|Publication number||US5466004 A|
|Application number||US 08/283,247|
|Publication date||Nov 14, 1995|
|Filing date||Jul 29, 1994|
|Priority date||Jul 29, 1994|
|Publication number||08283247, 283247, US 5466004 A, US 5466004A, US-A-5466004, US5466004 A, US5466004A|
|Original Assignee||Lagsdin; Andry|
|Export Citation||BiBTeX, EndNote, RefMan|
|Patent Citations (20), Referenced by (23), Classifications (9), Legal Events (5)|
|External Links: USPTO, USPTO Assignment, Espacenet|
The invention relates to stabilizer pads for earth moving vehicles. More particular, the invention pertains to an apparatus for preventing a pivotally mounted, two-way stabilizer pad from reversing its orientation under its own weight.
U.S. Pat. No. 4,889,362 discloses a reversible stabilizer pad for earth moving vehicles having a generally flanged first surface for engagement with gravel and soft earth, for example, and a resilient surface for engagement with concrete or asphalt. This patent describes the use of rubber pads on one side of the stabilizer pad for ground contact when the vehicle is on a finished surface, such as concrete or asphalt, and flanges with grouser points on the opposite side of the stabilizer pad for ground contact when the machine is on an unfinished but hard ground surface that requires that the pads dig into the surface in order better anchor and stabilize the machine when encountering difficult digging conditions. The flanged side of the pad is unsuitable for contact with finished surfaces since it could damage and/or mar such surfaces. The stabilizer pad is pivotally mounted to the end of an hydraulically operated arm such that the pad may be rotated to contact the ground with either the rubber pad side or the flange side facing down to contact the ground surface.
When the earth moving vehicle is moved into position, if extra stability is needed, the stabilizer arms, on which the pads are mounted, are hydraulically operated to move from a retracted position, in which the arms generally extend upwardly and out of the way, to a use position, in which the arms extend downwardly at an angle with the pads contacting the ground surface. The arms and pads, of course, are positioned to provide extra stability to the vehicle. When the vehicle is to be moved, the arms are lifted back to the retracted position, the vehicle is moved to a new operating location and the stabilizer arms are brought down into the use position again, if necessary.
In prior stabilizer pad constructions such as the one described in U.S. Pat. No. 4,889,362, there has been a tendency for the pad to self-flip when the earth moving machine pad support arm is lifted. The self-flipping problem relates primarily to flipping from flanged side down to rubber pad side down because the rubber pad side is typically much heavier than the flange side. When the pad inadvertently flips sides, an operator must manually flip the pad back so that the proper side is facing down. Frequently, however, the operator does not realize that the pad has self-flipped or, even if he/she realizes it, does not bother to fix it. Accordingly, the machine is used with the wrong side of the stabilizer pad in contact with the ground surface, which could result in increased hazard as well as increased wear of the rubber pads, leading to premature need for replacement. The self-flipping of the pad can be remedied with a securing or engaging bolt that is required to be secured in each position of the pad and to be disassembled and re-secured when the position of the pad is to be changed. This becomes time consuming and furthermore may involve parts that are easily lost. Further, the operator simply may not use the securing pin or bolt.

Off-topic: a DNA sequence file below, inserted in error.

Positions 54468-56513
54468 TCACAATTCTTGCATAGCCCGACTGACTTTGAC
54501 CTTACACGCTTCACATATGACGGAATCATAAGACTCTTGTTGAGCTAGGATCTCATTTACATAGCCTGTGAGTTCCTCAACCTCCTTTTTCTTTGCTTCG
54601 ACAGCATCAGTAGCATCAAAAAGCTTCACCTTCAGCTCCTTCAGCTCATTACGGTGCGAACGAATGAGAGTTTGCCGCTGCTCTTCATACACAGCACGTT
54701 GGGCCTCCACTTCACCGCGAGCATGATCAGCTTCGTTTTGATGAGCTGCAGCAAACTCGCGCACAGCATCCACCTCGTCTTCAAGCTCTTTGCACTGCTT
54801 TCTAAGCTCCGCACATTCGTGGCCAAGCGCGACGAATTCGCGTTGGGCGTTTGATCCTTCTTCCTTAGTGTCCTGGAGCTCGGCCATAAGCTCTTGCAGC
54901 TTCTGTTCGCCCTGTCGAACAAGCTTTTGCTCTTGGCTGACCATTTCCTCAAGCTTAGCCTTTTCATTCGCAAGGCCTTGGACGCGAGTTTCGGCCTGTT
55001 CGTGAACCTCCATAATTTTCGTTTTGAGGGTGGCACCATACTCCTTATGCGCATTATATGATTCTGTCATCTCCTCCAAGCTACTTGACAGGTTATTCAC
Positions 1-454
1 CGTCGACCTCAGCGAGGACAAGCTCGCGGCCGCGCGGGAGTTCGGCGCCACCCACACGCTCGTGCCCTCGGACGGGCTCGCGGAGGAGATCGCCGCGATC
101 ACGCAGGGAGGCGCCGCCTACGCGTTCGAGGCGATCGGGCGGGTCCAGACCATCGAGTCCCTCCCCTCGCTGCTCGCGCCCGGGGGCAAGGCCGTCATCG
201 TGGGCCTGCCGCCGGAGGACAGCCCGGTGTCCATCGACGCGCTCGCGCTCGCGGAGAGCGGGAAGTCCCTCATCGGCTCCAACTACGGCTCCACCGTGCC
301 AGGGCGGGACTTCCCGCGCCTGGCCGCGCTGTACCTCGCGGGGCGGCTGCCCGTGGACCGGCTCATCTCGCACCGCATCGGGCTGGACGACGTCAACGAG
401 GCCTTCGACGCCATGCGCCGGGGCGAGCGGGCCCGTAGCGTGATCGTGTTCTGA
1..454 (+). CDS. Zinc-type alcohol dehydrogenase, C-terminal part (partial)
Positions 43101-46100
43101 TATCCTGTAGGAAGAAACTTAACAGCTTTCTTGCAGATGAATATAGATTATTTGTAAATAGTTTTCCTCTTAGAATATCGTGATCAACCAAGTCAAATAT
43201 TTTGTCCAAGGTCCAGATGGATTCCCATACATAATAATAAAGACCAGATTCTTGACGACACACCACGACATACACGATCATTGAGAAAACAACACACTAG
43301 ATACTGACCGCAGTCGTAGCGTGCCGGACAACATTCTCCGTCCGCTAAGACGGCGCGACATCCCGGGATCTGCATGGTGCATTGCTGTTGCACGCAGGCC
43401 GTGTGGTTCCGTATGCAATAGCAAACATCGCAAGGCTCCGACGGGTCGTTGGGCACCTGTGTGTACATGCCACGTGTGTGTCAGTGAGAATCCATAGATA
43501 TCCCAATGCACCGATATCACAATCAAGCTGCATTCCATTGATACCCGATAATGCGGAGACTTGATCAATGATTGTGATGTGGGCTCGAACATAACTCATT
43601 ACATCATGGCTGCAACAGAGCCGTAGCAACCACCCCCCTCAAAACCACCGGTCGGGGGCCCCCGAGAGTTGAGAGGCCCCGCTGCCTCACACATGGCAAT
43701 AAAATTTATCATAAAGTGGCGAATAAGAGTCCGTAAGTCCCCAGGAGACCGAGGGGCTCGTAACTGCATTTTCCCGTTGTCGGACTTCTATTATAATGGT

U.S. Pat. No. 4,889,362 discloses an automatically operatable latch that is adapted to rotate into an engagement with the pad when the pad is in a ground engaging surface, and furthermore adapted to automatically rotate by gravitational force out of engagement with the pad when the arm of the earth moving machine that supports the pad is lifted. In this way, when the support arm is lifted, the latch disengages from the pad and the pad is easily rotated to its opposite position. It has been found, however, that rocks, gravel and other debris frequently get caught in the automatic latch disclosed in U.S. Pat. No. 4,889,362 which can prevent the latch from releasing when the arm is lifted. In many stabilizer constructions, however, the pad must rotate to some extent when the arm is lifted in order to allow the piston of the arm to retract into the cylinder. Failure of the latch to release can thus result in damage to the arm or pad.
It is an object of the present invention to provide an improved stabilizer pad/arm construction for an earth moving machine.
It is a further object of the present invention to provide a stabilizer pad/arm construction for an earth moving machine which will not flip sides unintentionally.
It is another object of the present invention to provide a self-flip prevention mechanism which can be easily added to virtually any stabilizer pad/arm construction.
It is yet one more object of the present invention to provide a stabilizer pad/arm construction for an earth moving machine which will not jam.